June 11

      REST—Reclaim, Embellish, Sustain, Transform

      with Paul Renuka Heitzner
      Join Paula to experience how the world crisis has led us into a practice effective in reaching the body at its deepest levels to receive its organic teachings, a practice that empowers the body, mind and spirit as we open completely to our inner being. Our practice can help us fight the COVID chaos and confusion as we gain and sustain our strength and endurance to maintain our safety, health, and productivity.

      Unless otherwise stated, workshops are $45 members / $65 nonmembers in advance ($55 / $75 day of) and count toward Yoga Alliance certification requirements. Preregistration is highly recommended in order to guarantee a space in the workshop. Cancellation within 24 hours of a workshop may result in forfeiture of the registration fee.

      From YTA's January Workshop
      Al Bingham



                 My Path to Yoga

      by Shraddha Hilda Oropeza

      Smile, breathe and go slowly.

      Thich Nhat Hanh

      Zen master Thich Nhat Hanh’s simple, direct guidance for meditation—for life, really—has shed light on the path from my introduction to yoga to the present. That introduction came in 2000, a transitional year in my life for which I was seeking solace, peace, and meaning. In other words, I needed to breathe and go slowly. What began as a way to shift my energy and find solid ground has evolved into a holistic lifestyle.

      I started practicing by watching Rodney Yee on VHS tapes in my living room. I moved through periods of Bikram and Iyengar practices in studios on both U.S. coasts. Returning to Tucson, Arizona, where I grew up, I studied the Hatha yoga tradition in the lineage of Paramahansa Yogananda, earning my 200-hour certification to begin teaching in 2005, followed by a 100-hour mindfulness meditation training.

      I found my yoga voice offering the Eight Limbs of Yoga at Mindful Yoga Studio in Tucson. I smiled, took a deep breath, and went slowly into entrepreneurship, opening Mindful Yoga just under 10 years ago as the only Latina-owned yoga refuge in Tucson.

      Around the same time, I studied for and took the Buddhist precepts, adopting the Dharma name Shraddha, which in Sanskrit means deep trust and faith. Going from teaching at other studios to opening my own studio was, indeed, a leap of trust and faith.

      The foundation of my yoga practice and teaching informs my studio and my teachers to offer a safe space for students to explore, heal, and transform their bodies and their lives. I guide students in a rhythm that allows them to move in harmony with their breath and to stay open to the moment. The focus is always on mindfully honoring the body and clearing the mind and heart for whatever comes along on the mat, and more importantly, off the mat.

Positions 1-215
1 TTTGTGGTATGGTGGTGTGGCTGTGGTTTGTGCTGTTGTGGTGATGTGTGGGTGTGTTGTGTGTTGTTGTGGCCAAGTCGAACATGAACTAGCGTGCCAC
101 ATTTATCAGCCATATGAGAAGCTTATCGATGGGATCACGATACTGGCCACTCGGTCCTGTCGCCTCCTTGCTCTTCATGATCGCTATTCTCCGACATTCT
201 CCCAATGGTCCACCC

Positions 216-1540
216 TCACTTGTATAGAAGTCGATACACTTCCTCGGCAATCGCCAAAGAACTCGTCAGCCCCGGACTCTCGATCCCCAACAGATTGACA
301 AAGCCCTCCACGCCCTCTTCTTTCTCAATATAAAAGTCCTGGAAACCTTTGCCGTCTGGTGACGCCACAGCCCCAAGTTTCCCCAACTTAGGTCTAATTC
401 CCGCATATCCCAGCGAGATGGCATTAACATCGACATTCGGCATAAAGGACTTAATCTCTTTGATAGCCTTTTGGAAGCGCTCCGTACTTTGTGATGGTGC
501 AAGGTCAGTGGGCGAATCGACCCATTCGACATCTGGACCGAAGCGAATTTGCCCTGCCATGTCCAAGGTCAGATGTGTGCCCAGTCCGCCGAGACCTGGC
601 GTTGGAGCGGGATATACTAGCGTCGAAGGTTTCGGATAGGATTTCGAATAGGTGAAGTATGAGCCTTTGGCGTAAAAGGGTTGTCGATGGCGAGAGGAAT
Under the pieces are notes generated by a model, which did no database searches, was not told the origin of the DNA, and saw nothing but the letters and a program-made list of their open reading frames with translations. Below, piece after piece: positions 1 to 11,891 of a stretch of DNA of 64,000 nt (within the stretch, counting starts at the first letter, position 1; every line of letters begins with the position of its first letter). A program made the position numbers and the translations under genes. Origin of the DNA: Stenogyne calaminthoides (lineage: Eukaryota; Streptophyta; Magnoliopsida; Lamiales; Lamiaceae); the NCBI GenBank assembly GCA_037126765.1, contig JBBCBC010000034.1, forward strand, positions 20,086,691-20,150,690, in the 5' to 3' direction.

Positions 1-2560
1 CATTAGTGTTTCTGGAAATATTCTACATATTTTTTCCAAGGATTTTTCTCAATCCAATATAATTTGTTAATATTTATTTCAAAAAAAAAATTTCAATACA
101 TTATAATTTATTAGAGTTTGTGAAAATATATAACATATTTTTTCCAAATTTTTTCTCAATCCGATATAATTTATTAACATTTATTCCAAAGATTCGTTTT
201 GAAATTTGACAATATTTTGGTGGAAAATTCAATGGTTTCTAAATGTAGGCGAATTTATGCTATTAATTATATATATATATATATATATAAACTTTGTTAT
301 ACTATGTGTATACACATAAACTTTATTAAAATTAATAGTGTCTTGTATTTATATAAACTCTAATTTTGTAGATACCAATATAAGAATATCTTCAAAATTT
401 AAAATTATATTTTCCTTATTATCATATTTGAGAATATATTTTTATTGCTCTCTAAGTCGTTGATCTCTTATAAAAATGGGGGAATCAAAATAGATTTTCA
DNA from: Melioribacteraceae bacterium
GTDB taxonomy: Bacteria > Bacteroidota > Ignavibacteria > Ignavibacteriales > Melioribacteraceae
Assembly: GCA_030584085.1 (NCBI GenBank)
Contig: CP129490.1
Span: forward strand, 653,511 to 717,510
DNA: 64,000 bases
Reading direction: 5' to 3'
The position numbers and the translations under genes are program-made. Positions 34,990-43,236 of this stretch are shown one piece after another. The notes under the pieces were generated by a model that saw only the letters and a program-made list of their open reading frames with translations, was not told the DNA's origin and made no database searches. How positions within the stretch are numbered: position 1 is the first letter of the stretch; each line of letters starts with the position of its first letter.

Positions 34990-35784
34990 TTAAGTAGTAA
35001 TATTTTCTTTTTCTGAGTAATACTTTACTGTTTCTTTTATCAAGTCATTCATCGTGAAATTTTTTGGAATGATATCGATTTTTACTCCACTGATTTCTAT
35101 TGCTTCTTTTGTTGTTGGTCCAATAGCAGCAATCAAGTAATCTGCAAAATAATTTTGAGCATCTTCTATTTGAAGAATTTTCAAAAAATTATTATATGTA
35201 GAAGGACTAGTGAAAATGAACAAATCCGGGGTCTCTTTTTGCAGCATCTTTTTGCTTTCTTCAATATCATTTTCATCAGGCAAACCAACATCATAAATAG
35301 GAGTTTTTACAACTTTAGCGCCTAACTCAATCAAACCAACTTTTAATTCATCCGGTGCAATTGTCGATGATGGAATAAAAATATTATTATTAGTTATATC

As the Mindful Yoga Sangha grew over the years, so did my practice, my sense of confidence in teaching ability, and a desire to expand into the larger realm of wellness. I undertook studying with teachers close to yoga’s origins, including Ganesh Mohan, a physician and Ayurvedic practitioner who directs Svastha Yoga Therapy and Teacher Training programs, and Saraswati Vasudevan, founder of YogaVahini Training, Therapy, and Research Center in Chennai, India. In 2016, I earned the 500-hour Healing Emphasis Yoga certification offered by Inner Vision Yoga in Phoenix, Arizona, and began specializing in yoga for cancer survivors, for first responders, for grieving, and for overall healing–physically, emotionally, and mentally.

      As part of my goal of offering holistic health and wellness to the community, I earned a certification with the Integrative Health & Lifestyle Program at the University of Arizona’s Andrew Weil Center for Integrative Medicine and a certification in craniosacral therapy, both in 2019.

      All the while, Mindful Yoga Studio grew, surpassing 1,000 yoga and wellness visits a month with more than 100 classes, workshops, and private sessions in 2019. We offered a yoga teacher training, attracting 12 yogis for the 200-hour certified program. My practice and my business were graced with great blessings.

      Then came the pandemic…. Smile, breathe, and go slowly.

      We closed Mindful Yoga’s physical space, and I found myself back where I started yoga—in my living room—this time offering classes via Zoom. The generosity of friends offering first one vacant commercial space and then another allowed us to reopen for small classes of socially distanced yogis. At its peak, Mindful Yoga attracted up to two dozen students to a class. Now, we are limited to eight yogis in person while offering the classes live via Zoom for those who choose to practice at home.

      The revelation is that smaller classes offer an intimacy that helps create a more individualized practice. By my observation, that has helped our students to deepen their practice in a time when they are grieving personal losses and an overall loss of normalcy in life. Yoga’s focus on transformation of inner self is at the root of processing grief, and my students and I are doing that processing one asana practice, one meditation, one moment at a time.

      Smile, breathe, and go slowly.

      To learn more about Shraddha Hilda, visit mindfulyogatucson.com.

      Yoga Q & A

      Yoga for Trauma?

      Definitely! Trauma is not selective and can appear in every part of our being, emotionally and physically. 

      If the trauma is based on emotional abuse, it can be assuaged by the gentle breathing practices able to calm and quiet the spirit. Yoga can further ease the pain with its teachings that guide us to self-acceptance and ultimately to the self-empowerment able to stop emotional torment and self-abasement.